The Reverend Jerome F. Politzer, rector of St. John’s Episcopal Chapel, Del Monte, California, andCHRISTIANITY TODAYnews editor Russell Chandler attended the sixty-third General Convention of the Episcopal Church in Houston, October 11–22. Here is their report:
Episcopalians watched the erosion of their church.
Or they saw new relevance—daring concepts of stewardship, mission, and social justice for the oppressed and dispossessed in action.
Which happened depends on the interpretation of events at General Convention—and how the church responds. Some of the more important actions:
• Minority-group funding—The General Convention’s Special Program (GCSP), which gives church money without strings to empowerment organizations—many militant and a few violent—was continued and expanded with significant new guidelines on violence and veto power.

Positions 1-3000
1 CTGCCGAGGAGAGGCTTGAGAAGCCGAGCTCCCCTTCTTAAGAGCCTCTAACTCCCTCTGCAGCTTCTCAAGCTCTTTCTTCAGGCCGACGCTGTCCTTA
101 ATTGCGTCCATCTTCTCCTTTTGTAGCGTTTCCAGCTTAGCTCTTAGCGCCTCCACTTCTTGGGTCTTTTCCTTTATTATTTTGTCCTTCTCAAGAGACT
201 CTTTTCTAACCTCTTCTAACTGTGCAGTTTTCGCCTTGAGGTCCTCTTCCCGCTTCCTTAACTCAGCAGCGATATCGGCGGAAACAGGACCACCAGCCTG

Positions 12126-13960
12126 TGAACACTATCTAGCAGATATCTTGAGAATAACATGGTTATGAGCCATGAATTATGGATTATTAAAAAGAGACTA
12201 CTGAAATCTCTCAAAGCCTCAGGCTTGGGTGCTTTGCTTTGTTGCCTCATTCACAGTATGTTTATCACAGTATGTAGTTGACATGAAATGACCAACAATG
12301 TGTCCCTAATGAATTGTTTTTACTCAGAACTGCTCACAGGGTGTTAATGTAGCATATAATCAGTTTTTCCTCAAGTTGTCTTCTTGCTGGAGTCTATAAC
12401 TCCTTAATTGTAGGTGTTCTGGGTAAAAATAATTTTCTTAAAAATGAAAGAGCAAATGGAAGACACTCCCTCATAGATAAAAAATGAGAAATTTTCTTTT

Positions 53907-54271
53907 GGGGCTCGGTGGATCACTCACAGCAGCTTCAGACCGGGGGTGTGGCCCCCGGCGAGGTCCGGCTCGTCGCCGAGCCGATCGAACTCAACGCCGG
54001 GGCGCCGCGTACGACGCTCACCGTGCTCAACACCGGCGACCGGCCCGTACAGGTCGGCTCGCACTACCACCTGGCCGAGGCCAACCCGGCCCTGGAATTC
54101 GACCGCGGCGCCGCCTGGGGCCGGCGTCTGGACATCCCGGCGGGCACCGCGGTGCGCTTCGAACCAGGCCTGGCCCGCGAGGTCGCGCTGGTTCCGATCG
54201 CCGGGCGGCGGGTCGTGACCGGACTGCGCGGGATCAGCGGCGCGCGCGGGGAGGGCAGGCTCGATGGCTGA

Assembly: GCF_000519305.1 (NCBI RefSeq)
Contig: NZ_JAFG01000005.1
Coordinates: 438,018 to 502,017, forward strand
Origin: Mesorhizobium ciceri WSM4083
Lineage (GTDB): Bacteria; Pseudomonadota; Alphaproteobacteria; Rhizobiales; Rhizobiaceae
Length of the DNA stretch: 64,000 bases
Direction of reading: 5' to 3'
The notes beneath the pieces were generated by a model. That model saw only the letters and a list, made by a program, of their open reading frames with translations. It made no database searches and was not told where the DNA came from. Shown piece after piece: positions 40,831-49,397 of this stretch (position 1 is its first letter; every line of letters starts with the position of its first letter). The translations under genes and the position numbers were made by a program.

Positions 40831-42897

• Women—Women deputies were seated for the first time in the 181-year history of the 3.5-million-member church, but women were refused eligibility for ordination as priests or bishops by a narrow vote swayed by clerical deputies.
• Missions—Overseas missionaries were reported down 100 since 1966 to 164; further cutbacks in personnel and dollars are anticipated.
• Centralization—More power was concentrated in headquarters staff, standardization proposed for seminary exams and clergy deployment.
• Executive Council—A conservative drive eliminated a specific provision for women, youth, and racial minority persons on the denomination’s most important board. The council was reduced from fifty-one to forty-one members.
• Consultation on Church Union—Lethargic approval for a two-year study “without implying approval of the plan in its present form” rolled through both houses with minimal debate (none ...1
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